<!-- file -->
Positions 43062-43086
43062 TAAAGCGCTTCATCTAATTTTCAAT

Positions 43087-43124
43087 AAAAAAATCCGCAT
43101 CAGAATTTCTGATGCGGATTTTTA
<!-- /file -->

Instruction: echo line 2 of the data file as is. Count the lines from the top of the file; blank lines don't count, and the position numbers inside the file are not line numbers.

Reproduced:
43062 TAAAGCGCTTCATCTAATTTTCAAT